Since I have been standing at the same spot working for more than ten hours, when I return to the dorm at night, I feel so exhausted and don't want to move. The dormitory is very inconvenient. I have to walk to the other side of the dormitory to take a shower, drink water, or use the bathroom. Since there's only one shower room on each floor, I often have to wait for a long time before I can take a shower and go to sleep.
Although the dormitory is free, my classmate and I decided to move out for safety reasons. Now, I live in a one bedroom apartment about 25 minutes' drive from Foxconn. The rent is 300 RMB and we split the cost. Including the bus fare, which is 4 RMB roundtrip, about 120 RMB a month, I spend about a total of 270 RMB a month. Although I have to wake up much earlier to go to work, I feel much safer.
I was told by other workers that it is difficult to distinguish between peak and slow season at Foxconn. When it is busy, we have to work more than ten hours a day and most likely get one off day a month. When work is slow, we still have to work over ten hours a day, though we have three to four off days a month. This month I have only two off days, and since the crime rate at where I live is high, and I have often heard cases of robberies nearby, I usually stay home when I don't have to work. When my classmate and I miss our homes, we cook some of our local dishes as a remedy to our homesickness.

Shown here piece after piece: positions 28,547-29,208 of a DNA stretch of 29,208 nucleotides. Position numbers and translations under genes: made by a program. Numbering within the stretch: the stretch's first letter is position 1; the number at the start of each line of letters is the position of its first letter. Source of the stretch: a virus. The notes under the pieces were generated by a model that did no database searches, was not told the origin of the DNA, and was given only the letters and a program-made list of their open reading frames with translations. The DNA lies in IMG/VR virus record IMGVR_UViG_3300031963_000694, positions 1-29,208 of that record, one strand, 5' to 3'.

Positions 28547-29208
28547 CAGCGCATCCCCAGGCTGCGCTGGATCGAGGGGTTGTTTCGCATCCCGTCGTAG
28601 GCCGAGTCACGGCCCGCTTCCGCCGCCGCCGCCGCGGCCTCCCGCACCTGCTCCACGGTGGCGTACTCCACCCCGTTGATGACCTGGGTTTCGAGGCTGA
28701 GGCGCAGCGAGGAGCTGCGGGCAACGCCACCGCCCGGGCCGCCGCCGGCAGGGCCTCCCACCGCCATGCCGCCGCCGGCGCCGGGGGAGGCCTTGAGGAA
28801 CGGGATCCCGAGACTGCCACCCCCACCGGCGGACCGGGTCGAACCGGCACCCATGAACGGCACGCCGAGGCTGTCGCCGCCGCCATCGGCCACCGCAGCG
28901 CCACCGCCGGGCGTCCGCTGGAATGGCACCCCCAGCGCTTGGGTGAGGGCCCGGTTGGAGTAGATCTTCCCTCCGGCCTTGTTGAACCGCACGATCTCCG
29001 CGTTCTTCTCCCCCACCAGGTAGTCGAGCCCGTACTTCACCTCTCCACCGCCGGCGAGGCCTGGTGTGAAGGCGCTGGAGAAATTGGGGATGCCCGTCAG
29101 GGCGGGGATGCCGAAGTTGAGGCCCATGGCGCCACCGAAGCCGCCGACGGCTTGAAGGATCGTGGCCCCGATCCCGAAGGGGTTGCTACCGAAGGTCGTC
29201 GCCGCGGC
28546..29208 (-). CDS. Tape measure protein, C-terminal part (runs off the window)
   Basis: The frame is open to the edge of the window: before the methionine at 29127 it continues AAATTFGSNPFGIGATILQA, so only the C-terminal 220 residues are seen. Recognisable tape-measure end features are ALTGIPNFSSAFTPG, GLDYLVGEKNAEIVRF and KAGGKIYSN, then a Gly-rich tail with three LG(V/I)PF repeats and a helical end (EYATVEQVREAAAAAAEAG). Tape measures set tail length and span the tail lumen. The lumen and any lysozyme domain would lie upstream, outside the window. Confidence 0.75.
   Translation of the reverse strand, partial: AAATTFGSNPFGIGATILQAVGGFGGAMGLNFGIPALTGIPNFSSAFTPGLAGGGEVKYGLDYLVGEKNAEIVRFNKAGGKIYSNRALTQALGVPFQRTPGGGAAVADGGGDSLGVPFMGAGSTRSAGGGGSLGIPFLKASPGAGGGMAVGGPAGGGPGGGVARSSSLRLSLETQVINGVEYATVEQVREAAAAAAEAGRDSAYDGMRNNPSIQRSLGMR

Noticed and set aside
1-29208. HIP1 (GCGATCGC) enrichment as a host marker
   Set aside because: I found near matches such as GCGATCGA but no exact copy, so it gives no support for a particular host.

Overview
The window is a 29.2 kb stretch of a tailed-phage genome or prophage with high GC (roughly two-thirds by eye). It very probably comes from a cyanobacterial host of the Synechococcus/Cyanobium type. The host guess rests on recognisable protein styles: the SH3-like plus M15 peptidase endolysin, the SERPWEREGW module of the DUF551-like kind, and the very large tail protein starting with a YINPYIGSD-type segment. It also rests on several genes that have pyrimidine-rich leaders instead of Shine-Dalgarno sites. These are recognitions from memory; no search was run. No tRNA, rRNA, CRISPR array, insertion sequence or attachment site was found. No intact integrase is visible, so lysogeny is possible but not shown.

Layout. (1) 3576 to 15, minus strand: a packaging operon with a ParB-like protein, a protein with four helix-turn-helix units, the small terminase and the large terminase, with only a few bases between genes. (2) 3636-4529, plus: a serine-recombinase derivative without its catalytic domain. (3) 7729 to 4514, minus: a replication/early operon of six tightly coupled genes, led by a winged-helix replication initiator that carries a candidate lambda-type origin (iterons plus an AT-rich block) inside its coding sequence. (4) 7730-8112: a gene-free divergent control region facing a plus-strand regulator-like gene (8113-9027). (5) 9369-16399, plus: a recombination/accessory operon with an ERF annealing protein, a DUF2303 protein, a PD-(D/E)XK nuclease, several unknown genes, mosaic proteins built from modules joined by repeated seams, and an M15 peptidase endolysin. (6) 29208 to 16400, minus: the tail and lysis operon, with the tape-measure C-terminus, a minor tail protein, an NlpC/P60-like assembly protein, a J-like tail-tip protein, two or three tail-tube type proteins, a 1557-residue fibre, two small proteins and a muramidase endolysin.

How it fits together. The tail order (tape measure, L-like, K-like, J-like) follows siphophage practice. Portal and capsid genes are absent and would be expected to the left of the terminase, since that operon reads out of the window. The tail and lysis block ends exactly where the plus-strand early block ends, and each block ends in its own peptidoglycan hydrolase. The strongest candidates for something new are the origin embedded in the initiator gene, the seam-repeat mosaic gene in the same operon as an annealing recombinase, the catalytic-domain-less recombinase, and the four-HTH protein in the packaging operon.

There is too much pressure during the day. I never have time to think, and only at night would I think about my parents at home. I want to call them, but there's no time to call during the day, and at night, I feel guilty calling because my parents are probably exhausted from working in the field all day. The only chance I have to call them is on my off days. Perhaps in the future, when the company switchs me to night shifts I would have more opportunities to call home.
As for the future, I have not thought about it yet. Currently I earn about 1,500 RMB a month, which includes the minimum wage of 750 RMB and all the overtime hours I have worked. I will continue to work at Foxconn until my brother graduates and all the debts in the family paid off. Life is too difficult here. I feel like I have no self-esteem.